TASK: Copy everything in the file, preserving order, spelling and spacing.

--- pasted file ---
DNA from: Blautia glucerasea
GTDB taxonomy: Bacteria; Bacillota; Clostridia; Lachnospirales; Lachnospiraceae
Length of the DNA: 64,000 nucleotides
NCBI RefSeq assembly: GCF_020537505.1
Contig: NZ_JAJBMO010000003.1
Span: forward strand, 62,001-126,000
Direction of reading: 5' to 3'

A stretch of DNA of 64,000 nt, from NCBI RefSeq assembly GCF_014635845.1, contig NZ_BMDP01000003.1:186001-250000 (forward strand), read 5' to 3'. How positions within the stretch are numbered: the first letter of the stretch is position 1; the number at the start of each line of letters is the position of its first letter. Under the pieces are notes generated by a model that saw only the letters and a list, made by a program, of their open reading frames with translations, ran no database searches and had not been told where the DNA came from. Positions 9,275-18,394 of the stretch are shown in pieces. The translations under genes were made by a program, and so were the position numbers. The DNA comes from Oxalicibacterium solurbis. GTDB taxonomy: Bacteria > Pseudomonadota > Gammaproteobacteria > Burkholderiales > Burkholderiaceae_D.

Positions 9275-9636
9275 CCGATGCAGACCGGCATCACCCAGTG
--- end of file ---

DNA from: Blautia glucerasea
GTDB taxonomy: Bacteria; Bacillota; Clostridia; Lachnospirales; Lachnospiraceae
Length of the DNA: 64,000 nucleotides
NCBI RefSeq assembly: GCF_020537505.1
Contig: NZ_JAJBMO010000003.1
Span: forward strand, 62,001-126,000
Direction of reading: 5' to 3'

A stretch of DNA of 64,000 nt, from NCBI RefSeq assembly GCF_014635845.1, contig NZ_BMDP01000003.1:186001-250000 (forward strand), read 5' to 3'. How positions within the stretch are numbered: the first letter of the stretch is position 1; the number at the start of each line of letters is the position of its first letter. Under the pieces are notes generated by a model that saw only the letters and a list, made by a program, of their open reading frames with translations, ran no database searches and had not been told where the DNA came from. Positions 9,275-18,394 of the stretch are shown in pieces. The translations under genes were made by a program, and so were the position numbers. The DNA comes from Oxalicibacterium solurbis. GTDB taxonomy: Bacteria > Pseudomonadota > Gammaproteobacteria > Burkholderiales > Burkholderiaceae_D.

Positions 9275-9636
9275 CCGATGCAGACCGGCATCACCCAGTG